The centipedes are classified into five orders – Geophilomorpha, Scolopendromorpha, Lithobiomorpha, Scutigeromorpha and Craterostigmomorpha. New Zealand’s giant centipede, Cormocephalus rubriceps, belongs to the Scolopendromorpha order. Most of New Zealand’s Scolopendromorpha, especially the soil dwellers, are much smaller and don’t get any bigger than 5 cm. One thing common to all Scolopendromorpha is that they always have twenty-one pair of legs.

Although they are predators themselves, many centipedes are preyed upon by birds and mammals. In New Zealand, introduced rats have reduced the numbers of the giant centipede Cormocephalus rubriceps. Due to rat predation, full-sized individuals are now found only on rat-free islands, as the mainland centipedes fall victim to predators before they reach the maximum size. Predatory ground beetles and large spiders may also hunt centipedes, particularly the juveniles.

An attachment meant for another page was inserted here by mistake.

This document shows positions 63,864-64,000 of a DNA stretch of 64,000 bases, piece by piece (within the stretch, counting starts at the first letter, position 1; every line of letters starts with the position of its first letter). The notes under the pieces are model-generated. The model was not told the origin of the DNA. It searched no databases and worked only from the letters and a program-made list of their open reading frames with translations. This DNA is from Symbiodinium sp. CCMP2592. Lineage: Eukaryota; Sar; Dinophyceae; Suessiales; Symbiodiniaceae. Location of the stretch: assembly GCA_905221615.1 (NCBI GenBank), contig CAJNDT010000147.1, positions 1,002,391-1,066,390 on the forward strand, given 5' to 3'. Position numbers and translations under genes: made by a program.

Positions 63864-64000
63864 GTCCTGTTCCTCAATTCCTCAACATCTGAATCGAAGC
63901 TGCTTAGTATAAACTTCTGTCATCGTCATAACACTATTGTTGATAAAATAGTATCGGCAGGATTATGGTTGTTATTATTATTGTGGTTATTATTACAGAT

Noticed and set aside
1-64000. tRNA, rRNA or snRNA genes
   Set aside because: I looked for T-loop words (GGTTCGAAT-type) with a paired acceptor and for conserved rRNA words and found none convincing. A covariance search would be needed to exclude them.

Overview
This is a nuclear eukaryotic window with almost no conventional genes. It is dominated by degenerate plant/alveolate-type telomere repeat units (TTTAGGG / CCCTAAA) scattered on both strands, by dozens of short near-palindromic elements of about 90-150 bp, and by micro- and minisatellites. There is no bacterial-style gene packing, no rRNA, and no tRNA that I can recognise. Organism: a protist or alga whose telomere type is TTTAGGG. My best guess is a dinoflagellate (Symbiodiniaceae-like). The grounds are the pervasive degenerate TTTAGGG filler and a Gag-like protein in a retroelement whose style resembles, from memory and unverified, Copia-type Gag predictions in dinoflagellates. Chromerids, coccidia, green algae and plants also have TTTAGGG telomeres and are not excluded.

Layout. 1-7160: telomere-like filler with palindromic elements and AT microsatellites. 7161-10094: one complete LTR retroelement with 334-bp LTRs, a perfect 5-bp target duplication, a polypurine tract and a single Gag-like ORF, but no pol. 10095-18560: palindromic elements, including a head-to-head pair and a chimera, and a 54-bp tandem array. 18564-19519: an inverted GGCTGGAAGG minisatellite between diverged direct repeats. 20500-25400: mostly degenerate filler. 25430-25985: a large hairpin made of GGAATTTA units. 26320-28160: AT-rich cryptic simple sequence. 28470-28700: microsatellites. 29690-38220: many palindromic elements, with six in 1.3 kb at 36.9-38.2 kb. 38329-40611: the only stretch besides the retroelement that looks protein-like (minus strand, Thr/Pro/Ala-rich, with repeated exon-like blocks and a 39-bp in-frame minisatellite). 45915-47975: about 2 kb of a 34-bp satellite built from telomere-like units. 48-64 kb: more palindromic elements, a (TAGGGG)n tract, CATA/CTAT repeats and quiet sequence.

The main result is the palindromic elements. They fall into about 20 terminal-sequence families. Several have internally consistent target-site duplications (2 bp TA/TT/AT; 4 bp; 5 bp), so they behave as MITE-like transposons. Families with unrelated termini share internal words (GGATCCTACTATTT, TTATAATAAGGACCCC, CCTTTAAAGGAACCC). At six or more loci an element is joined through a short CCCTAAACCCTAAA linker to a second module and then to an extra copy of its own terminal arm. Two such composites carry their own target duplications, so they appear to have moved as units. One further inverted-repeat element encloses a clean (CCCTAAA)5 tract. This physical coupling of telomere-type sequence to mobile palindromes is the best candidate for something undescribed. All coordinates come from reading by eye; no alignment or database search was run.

Female giant centipedes are caring mothers. The female lays an egg mass in a cavity excavated in the soil. She remains in the cavity coiled around the eggs until they have hatched. The newborn centipedes resemble miniature adults and have the adult number of legs, although the reproductive parts are not developed. Growth and development is through a series of moults.